Editor’s Note: Newly commissioned lay missioner, Domonique Thompson, reflects on her experience living within the intentional community of Casa San Salvador. In her brief hiatus between Formation this fall and returning as a DCSC volunteer in January, she highlights some of the best parts of community life in anticipation for coming back to the Casa soon.
These past few months have been a blessing in disguise, like the thing you didn’t know you needed until it was there. Intentional community is something that is totally different than having roommates or people you dorm with. It is the kind of studying that is hard to explain until you’ve experienced it. In a roommate situation, it is very easy for two people to live together and never really have a deep meaningful conversation. The difference is that, in the Casa, there is a collective desire for that sense of openness and understanding with one another. By being open about what we are going through, it creates a space where we can support one another and possibly share in that mutuality.
During this time of COVID, where we’ve been separated from meeting and congregating with people, the Casa community has enough people where you can always find someone to do something with. Whether it be watching a movie, making dessert, crafting or even exercise, these activities take that communal living and make them personal.
One of my favorite activities that we do as a community is eat dinner as a family. Coming from a background where eating dinner was accompanied with watching tv together, it created a different dynamic for me. Engaging in full table conversations, individual conversations, or sitting back and observing were all things that were present at any given night. The dining table being submerged in laughter is something that I’ve learned to miss after coming back home for the holidays.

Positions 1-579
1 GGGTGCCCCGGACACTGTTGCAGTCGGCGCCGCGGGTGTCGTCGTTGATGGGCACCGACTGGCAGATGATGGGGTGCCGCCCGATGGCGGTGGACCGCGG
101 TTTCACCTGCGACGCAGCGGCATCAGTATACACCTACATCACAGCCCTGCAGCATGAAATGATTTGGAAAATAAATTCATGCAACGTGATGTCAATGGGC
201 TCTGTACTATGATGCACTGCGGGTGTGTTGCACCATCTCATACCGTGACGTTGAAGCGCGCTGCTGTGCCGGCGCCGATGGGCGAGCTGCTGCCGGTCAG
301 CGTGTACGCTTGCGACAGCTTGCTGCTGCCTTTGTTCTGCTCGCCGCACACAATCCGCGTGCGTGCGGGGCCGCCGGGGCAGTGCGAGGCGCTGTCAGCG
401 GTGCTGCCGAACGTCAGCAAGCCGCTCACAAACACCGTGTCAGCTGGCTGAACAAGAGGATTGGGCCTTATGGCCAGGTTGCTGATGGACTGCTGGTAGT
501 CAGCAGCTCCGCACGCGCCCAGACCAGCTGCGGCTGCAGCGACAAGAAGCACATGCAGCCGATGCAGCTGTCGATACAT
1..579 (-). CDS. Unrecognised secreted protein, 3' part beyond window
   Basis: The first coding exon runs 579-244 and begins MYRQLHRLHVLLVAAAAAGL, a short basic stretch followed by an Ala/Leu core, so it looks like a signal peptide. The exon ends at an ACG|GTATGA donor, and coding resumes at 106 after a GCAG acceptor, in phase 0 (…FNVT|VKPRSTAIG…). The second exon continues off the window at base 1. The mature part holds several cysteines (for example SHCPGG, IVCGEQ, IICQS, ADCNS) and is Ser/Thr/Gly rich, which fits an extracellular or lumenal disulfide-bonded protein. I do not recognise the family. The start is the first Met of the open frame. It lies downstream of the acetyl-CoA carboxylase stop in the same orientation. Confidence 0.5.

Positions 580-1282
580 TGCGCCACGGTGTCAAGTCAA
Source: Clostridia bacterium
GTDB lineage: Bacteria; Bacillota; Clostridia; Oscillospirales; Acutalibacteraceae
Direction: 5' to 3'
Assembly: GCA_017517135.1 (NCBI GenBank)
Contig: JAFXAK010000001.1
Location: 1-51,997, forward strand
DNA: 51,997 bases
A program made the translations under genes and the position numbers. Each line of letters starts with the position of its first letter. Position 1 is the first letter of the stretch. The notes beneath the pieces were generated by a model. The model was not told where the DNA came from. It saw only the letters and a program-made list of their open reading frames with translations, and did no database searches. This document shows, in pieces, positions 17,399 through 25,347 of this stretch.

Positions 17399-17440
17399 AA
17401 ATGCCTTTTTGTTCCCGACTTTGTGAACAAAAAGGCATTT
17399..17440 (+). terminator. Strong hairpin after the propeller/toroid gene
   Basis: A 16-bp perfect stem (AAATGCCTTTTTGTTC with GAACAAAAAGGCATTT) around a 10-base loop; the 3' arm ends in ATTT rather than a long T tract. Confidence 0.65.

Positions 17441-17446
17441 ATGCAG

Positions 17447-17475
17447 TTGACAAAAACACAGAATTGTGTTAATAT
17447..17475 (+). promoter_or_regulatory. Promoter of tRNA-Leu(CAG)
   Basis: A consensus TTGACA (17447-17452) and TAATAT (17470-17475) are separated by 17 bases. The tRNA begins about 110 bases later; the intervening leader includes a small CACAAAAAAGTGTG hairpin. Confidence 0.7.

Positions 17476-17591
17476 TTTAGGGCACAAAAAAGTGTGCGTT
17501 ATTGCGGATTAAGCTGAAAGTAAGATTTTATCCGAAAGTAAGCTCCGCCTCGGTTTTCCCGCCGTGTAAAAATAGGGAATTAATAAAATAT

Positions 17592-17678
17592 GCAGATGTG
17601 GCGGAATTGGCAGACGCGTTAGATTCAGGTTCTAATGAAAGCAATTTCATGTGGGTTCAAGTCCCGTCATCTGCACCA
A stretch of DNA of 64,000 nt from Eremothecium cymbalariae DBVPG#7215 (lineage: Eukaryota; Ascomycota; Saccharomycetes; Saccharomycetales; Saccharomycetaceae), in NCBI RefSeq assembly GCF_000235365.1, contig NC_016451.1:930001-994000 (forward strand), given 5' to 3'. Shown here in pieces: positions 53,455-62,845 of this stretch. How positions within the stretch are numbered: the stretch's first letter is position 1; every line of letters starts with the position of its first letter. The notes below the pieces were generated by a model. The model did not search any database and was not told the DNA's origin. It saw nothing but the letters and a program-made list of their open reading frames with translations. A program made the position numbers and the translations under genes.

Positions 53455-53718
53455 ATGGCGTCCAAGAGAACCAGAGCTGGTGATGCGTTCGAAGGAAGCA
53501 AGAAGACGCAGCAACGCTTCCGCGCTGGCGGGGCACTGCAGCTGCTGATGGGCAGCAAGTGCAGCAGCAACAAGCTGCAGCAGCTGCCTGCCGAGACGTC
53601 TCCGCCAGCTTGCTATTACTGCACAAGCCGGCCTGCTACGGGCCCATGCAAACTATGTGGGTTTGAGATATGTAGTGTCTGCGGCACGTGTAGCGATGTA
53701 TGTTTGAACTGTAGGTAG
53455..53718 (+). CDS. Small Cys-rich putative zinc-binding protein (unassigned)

Another one of my favorite parts while living in this intentional community is the evening prayer together. As someone who was not really active in practicing my faith, I was initially really nervous about entering a house like this one. During my time there, however, I’ve learned what it truly means to be loved by God’s never ending well. The people in the house taught me that you don’t have to be so hard on yourself, because God welcomes us as we are. The evening prayer is also a great opportunity for us to learn about each other’s prayer styles, and to sometimes even to try something new together. Whether it be singing, hugging, drawing, or just even listening and sharing what’s on our hearts, this experience allows us to be vulnerable with ourselves and God.
Vulnerability at the Casa was something that I didn’t expect to experience so soon with a group of people I had just met, but was something so very needed. By being vulnerable, it allowed for the community to unite in unique ways. It formed bonds with the people within our group and allowed for us to lean on one another. During this time of pandemic where we are all so disconnected, living in a full house with people to share in community with is something that I am grateful for.
After temporarily moving out and living alone, community is something I miss the most. Reflecting on that, community creates connection, unity, growth, opportunities to learn, and an outlet for deepening my passions. The Casa is not just a temporary place but rather another home, and not just for me but for the many people who came before and the many people who will come after me.